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Carter v. Crosscountry Mortgage, Inc.

United States District Court, E.D. Michigan, Southern Division

August 21, 2019

DANIEL R. CARTER, Plaintiff,


          Denise Page Hood United States District Court Judge.

         I. BACKGROUND

         A. Procedural Background

         On or about March 7, 2017, Plaintiff Daniel R. Carter (“Carter”) commenced this action in the 30th Circuit Court for Ingham County, Michigan. (Doc # 1, Pg ID 2) On August 14, 2017, Carter amended his Complaint and named CrossCountry Mortgage, Inc. (“CrossCountry”) as a defendant and alleged two state law claims: (1) Breach of Contract; and (2) Breach of Fiduciary Duty. (Id.) The parties involved in the action stipulated to change the venue of the case to the 4th Circuit Court for the County of Jackson, Michigan on October 11, 2017. (Id. at 1-2.) CrossCountry removed this action to federal court on August 30, 2018. (Doc # 1-3, Pg ID 27)

         On September 19, 2018, CrossCountry filed a Motion to Dismiss Carter's Amended Complaint (Doc # 2), which the Court granted on February 11, 2019 (Doc # 15). In the Court's Order granting CrossCountry's Motion to Dismiss (Doc # 2), it gave Carter the ability to amend his Amended Complaint, but ordered that he could only pursue his Breach of Contract claim. (Doc # 15, Pg ID 470-471) Carter filed his Third Amended Complaint on February 21, 2019, alleging: (1) Breach of Contract (Common Law) (Count I); and Breach of Contract (the Real Estate Settlement Procedures Act (“RESPA”), 12 U.S.C. § 2601 et seq. and Regulation X, 12 C.F.R. § 1024) (Count II). (Doc # 16) CrossCountry filed a Motion to Dismiss Carter's Third Amended Complaint on March 14, 2019. (Doc # 18) Carter filed his Response on April 4, 2019 (Doc # 20) and CrossCountry filed its Reply on April 18, 2019 (Doc # 21). This Motion is currently before the Court.

         B. Factual Background

         On January 9, 2016, Carter purchased a home at 12950 Cooper Road, Leslie, Michigan 49251 (“subject property”). (Doc # 16, Pg ID 474) The funds used to purchase the subject property were provided by CrossCountry pursuant to a Mortgage Agreement. (Doc # 16, Pg ID 474; Doc # 16-2) Following the execution of the Mortgage Agreement, CrossCountry paid a one-year property insurance premium of $1, 010.00 to State Farm Insurance (“State Farm”) through the title company out of escrowed funds. (Doc # 16, Pg ID 474; Doc # 16-3) According to the escrow and property insurance provisions of the Mortgage Agreement, Carter's monthly payments included sums that were to be held in escrow by CrossCountry for property insurance premiums. (Doc # 16, Pg ID 474)

         On January 14, 2016, State Farm notified CrossCountry that there would be a property insurance premium increase of $642.00. (Doc # 16, Pg ID 475; Doc # 16-5) CrossCountry neglected to pay the $642.00 property insurance premium increase even though the terms of the Mortgage Agreement and RESPA dictated that CrossCountry was obligated to pay any increased premiums. (Doc # 16, Pg ID 475) On July 13, 2016, State Farm sent CrossCountry a Notice of Cancellation as a result of CrossCountry's failure to pay the premium increase. (Doc # 16, Pg ID 475; Doc # 16-6) The Notice of Cancellation was effective beginning August 17, 2016, and on that date, Carter's State Farm coverage was terminated. (Doc # 16, Pg ID 475-476)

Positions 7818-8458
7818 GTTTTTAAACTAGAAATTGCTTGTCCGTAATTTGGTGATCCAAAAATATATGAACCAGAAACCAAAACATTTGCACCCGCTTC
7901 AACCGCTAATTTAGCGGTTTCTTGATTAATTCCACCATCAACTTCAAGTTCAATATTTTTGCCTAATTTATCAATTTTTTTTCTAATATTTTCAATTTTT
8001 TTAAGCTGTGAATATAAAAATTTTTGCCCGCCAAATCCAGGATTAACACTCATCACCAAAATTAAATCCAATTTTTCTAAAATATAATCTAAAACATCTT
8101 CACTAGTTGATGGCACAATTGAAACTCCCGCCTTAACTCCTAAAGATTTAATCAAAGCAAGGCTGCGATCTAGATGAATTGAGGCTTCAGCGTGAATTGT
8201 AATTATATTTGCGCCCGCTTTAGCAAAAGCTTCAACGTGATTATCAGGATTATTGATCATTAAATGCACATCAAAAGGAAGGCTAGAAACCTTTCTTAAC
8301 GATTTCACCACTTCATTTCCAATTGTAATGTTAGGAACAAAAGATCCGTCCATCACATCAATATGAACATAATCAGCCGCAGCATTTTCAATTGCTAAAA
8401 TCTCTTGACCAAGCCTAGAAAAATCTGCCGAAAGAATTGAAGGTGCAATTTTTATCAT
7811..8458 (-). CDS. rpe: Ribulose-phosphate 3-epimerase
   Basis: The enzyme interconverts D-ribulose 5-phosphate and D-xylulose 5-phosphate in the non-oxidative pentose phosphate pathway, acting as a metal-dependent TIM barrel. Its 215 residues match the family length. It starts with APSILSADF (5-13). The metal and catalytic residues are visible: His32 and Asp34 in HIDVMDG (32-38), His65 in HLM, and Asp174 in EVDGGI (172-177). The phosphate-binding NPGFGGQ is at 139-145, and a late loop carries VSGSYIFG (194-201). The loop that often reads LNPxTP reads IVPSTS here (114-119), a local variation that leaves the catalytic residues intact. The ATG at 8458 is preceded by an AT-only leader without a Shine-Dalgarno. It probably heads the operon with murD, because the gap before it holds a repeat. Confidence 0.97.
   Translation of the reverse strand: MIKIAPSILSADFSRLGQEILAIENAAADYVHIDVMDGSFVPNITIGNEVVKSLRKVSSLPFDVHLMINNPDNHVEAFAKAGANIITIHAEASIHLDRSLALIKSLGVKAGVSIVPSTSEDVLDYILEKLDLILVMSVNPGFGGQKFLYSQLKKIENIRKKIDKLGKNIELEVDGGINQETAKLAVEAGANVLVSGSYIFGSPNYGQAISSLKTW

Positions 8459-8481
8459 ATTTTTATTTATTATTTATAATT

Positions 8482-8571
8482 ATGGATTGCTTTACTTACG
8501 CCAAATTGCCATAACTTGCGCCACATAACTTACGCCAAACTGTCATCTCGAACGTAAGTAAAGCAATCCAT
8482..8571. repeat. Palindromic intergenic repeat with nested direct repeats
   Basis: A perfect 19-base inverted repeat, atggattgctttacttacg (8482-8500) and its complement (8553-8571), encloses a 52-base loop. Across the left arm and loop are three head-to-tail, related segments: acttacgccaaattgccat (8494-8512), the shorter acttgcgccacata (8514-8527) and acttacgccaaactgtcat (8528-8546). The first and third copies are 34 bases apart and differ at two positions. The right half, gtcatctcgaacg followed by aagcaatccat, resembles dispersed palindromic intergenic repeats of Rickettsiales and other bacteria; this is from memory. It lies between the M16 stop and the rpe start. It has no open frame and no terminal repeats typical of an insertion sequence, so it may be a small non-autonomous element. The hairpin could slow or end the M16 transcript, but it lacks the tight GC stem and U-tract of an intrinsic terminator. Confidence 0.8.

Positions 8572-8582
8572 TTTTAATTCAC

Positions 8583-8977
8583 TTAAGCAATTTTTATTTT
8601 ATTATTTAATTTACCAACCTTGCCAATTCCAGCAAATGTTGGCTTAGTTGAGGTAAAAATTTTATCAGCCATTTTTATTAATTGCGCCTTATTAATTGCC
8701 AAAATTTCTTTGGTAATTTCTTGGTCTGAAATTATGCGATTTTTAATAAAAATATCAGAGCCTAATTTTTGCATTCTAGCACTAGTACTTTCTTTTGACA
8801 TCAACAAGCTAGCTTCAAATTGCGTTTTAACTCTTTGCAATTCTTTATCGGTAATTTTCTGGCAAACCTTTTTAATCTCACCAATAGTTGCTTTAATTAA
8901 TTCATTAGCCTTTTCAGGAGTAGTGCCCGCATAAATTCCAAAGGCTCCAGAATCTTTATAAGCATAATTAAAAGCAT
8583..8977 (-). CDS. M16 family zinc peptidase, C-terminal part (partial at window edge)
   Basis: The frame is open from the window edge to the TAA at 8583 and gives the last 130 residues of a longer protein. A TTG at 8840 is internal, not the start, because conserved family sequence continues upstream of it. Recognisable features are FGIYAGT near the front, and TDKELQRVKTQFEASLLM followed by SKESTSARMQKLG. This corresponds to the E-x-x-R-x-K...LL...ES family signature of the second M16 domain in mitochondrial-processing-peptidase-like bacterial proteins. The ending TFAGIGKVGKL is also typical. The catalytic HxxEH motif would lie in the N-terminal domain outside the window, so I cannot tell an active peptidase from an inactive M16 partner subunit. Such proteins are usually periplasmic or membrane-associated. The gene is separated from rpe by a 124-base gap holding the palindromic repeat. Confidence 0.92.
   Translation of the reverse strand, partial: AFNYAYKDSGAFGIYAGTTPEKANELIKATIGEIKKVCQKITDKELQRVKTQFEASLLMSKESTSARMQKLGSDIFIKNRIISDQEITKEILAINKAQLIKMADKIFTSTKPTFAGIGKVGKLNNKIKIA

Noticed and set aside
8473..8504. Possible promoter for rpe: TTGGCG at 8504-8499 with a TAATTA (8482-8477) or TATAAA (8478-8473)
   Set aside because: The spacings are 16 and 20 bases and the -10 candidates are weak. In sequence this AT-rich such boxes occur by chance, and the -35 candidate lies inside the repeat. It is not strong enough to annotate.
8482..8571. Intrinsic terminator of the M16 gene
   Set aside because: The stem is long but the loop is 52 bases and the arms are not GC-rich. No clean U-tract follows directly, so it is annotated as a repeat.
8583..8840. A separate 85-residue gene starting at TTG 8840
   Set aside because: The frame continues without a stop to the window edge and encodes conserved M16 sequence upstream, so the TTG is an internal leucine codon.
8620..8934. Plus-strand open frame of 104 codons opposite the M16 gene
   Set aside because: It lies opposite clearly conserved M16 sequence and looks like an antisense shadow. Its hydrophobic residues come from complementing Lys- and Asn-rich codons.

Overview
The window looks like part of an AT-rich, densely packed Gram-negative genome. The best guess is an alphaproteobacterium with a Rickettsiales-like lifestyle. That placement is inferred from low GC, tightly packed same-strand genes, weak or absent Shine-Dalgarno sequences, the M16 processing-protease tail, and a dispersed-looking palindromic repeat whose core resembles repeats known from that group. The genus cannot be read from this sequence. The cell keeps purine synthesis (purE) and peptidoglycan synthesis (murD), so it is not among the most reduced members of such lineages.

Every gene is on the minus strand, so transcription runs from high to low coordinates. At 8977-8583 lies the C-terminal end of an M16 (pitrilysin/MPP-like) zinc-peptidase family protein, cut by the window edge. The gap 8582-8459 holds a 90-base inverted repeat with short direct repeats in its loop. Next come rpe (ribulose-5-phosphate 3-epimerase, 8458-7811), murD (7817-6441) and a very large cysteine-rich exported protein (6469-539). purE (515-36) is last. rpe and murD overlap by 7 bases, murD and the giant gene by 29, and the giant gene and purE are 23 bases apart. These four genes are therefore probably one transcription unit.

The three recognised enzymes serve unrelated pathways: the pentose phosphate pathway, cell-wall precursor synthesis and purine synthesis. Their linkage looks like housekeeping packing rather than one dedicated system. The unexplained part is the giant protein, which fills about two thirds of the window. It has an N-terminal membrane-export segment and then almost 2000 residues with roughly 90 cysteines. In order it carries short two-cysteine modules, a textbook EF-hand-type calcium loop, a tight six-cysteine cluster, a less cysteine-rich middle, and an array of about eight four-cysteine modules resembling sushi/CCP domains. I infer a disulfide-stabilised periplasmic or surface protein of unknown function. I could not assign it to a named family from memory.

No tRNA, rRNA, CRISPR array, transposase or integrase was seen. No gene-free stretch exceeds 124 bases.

Carter's residence was destroyed by fire on December 18, 2016. (Id. at 476.) The destruction of Carter's house caused him to suffer various financial losses. (Id.) Carter alleges that these losses include: $252, 000.00 in “structure loss”; $189, 000.00 in “personal property loss”; $7, 000.00 in “debris removal”; and an unlimited amount in the “loss of the use” of his residence. (Id.) Carter now asks the Court to find that CrossCountry breached the Mortgage Agreement, which he claims was the direct and proximate cause of his financial losses.

         II. ANALYSIS

         A. Standard of Review

         Rule 12(b)(6) of the Federal Rules of Civil Procedure provides for a motion to dismiss for failure to state a claim upon which relief can be granted. Fed.R.Civ.P. 12(b)(6). This type of motion tests the legal sufficiency of the plaintiff's complaint. Davey v. Tomlinson, 627 F.Supp. 1458, 1463 (E.D. Mich. 1986). When reviewing a motion to dismiss under Rule 12(b)(6), a court must “construe the complaint in the light most favorable to the plaintiff, accept its allegations as true, and draw all reasonable inferences in favor of the plaintiff.” Directv Inc. v. Treesh, 487 F.3d 471, 476 (6th Cir. 2007). A court, however, need not accept as true legal conclusions or unwarranted factual inferences.” Id. (quoting Gregory v. Shelby Cnty., 220 F.3d 443, 446 (6th Cir. 2000)). “[L]egal conclusions masquerading as factual allegations will not suffice.” Edison v. State of Tenn. Dep't of Children's Servs., 510 F.3d 631, 634 (6th Cir. 2007).

         As the Supreme Court has explained, “a plaintiff's obligation to provide the ‘grounds' of his ‘entitle[ment] to relief' requires more than labels and conclusions, and a formulaic recitation of the elements of a cause of action will not do. Factual allegations must be enough to raise a right to relief above the speculative level… .” Bell Atlantic Corp. v. Twombly, 550 U.S. 544, 555 (2007) (citations omitted); see LULAC v. Bresdesen, 500 F.3d 523, 527 (6th Cir. 2007). To survive dismissal, the plaintiff must offer sufficient factual allegations to make the asserted claim plausible on its face. Ashcroft v. Iqbal, 556 U.S. 662, 663 (2009). “A claim has facial plausibility when the pleaded factual content allows the court to draw the reasonable inference that the defendant is liable for the misconduct alleged.” Id.

         B. Breach of ...

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